Over time, Google saw that ads in premium locations were less profitable than ad shown on right-side, so they decided to merge the two ad platforms into one - this is where Ad Rank was born, comprised of the CPC bid and the CTR.
Additionally, to ensure users were getting the most helpful ads shown to them, they also added an additional relevancy factor, so ad’s with the highest Ad Rank would only be shown in search results if they met a particular relevance threshold.
This relevancy criteria meant that if your ad was shown as position #1, the only thing that advertisers could be certain of was that your ad was shown before others in your particular auction. However, it does not say where it was shown - it could be on the right side, or in the search results.
As more updates rolled out, the average position metric became increasingly muddy, and advertisers struggled to untangle what this meant in terms of where their ad was actually located in search results.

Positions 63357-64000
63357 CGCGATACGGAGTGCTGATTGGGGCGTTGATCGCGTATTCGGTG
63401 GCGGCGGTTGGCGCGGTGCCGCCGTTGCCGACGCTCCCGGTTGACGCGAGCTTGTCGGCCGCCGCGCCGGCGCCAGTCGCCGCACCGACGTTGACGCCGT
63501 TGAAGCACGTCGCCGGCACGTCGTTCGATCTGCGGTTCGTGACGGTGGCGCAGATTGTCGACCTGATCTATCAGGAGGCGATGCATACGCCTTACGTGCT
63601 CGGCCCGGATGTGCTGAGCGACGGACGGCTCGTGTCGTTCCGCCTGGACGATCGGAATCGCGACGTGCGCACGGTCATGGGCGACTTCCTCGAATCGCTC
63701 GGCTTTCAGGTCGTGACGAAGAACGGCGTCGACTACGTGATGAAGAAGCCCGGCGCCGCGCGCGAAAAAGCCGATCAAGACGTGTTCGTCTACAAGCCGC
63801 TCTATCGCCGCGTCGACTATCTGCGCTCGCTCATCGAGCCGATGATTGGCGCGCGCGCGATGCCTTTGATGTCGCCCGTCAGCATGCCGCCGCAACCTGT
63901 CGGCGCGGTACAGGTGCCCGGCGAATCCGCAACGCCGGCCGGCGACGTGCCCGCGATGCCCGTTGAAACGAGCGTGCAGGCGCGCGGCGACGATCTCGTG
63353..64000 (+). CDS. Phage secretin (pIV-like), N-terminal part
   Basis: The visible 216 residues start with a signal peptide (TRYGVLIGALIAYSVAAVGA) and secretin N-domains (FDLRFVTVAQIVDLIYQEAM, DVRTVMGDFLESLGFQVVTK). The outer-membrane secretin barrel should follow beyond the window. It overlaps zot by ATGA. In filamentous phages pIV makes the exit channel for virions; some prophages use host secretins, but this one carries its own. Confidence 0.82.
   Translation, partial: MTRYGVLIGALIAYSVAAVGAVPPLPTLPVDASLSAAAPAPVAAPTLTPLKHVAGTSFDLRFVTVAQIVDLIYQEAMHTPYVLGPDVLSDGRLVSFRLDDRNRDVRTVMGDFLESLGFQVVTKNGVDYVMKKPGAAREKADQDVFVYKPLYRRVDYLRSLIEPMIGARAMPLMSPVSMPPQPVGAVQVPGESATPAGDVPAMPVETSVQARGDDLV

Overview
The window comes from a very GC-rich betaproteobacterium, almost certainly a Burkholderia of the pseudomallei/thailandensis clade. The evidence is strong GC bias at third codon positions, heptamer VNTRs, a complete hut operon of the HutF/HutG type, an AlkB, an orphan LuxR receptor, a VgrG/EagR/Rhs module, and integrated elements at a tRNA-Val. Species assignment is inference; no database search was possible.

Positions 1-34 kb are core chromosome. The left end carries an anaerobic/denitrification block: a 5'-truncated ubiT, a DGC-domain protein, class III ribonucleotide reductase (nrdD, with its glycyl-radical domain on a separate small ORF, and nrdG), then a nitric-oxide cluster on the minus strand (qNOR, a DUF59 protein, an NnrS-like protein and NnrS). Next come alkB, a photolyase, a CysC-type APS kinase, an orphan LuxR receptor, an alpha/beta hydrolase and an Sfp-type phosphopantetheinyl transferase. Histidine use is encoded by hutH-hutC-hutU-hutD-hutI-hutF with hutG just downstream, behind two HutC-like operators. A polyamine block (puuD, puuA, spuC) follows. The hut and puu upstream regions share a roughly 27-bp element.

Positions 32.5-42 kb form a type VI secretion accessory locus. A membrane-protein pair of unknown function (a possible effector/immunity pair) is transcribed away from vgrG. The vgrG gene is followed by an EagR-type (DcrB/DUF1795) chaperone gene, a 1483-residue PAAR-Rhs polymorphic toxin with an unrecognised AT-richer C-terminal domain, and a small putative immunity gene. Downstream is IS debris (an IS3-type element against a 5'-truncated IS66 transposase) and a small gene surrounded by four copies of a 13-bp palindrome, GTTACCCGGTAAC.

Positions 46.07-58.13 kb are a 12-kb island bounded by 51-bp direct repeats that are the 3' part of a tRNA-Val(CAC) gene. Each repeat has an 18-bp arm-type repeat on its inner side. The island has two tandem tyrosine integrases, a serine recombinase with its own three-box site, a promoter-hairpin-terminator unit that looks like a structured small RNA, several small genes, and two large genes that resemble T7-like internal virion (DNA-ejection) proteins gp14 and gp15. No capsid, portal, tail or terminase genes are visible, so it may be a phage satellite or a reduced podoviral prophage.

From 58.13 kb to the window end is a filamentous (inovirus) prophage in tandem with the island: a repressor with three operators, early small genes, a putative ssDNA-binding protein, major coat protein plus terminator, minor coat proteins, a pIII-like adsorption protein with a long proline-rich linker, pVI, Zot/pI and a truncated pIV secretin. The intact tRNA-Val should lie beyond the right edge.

Search Engine Land’s Fred Vallaeys explains this misalignment of the average position metric in a recent blog post:
“In essence, “average position” should have been named “auction rank” to better reflect its meaning. The word ‘position’ refers to a relative position compared to other advertisers and has nothing to do with a physical position on the page where the ad is shown. Advertisers often care more about where their ad is shown rather than who they were beating in the auction so the average position metric became less meaningful and it’s no surprise it is being sunset by Google.”
The new alternatives and practices being suggested by Google are promising to better provide insight into an advertiser’s actual location on a page and well as their current performance in those areas.
So, what are the other tools? And how should you best utilize them to get the results you need?
Breaking Down the Alternative Tools
In November, Google rolled out several tools to help you better understand how your content was ranking in search results.
Unlike average position, these metrics help you understand where your ads are actually located on search results, not just the order in which they appear.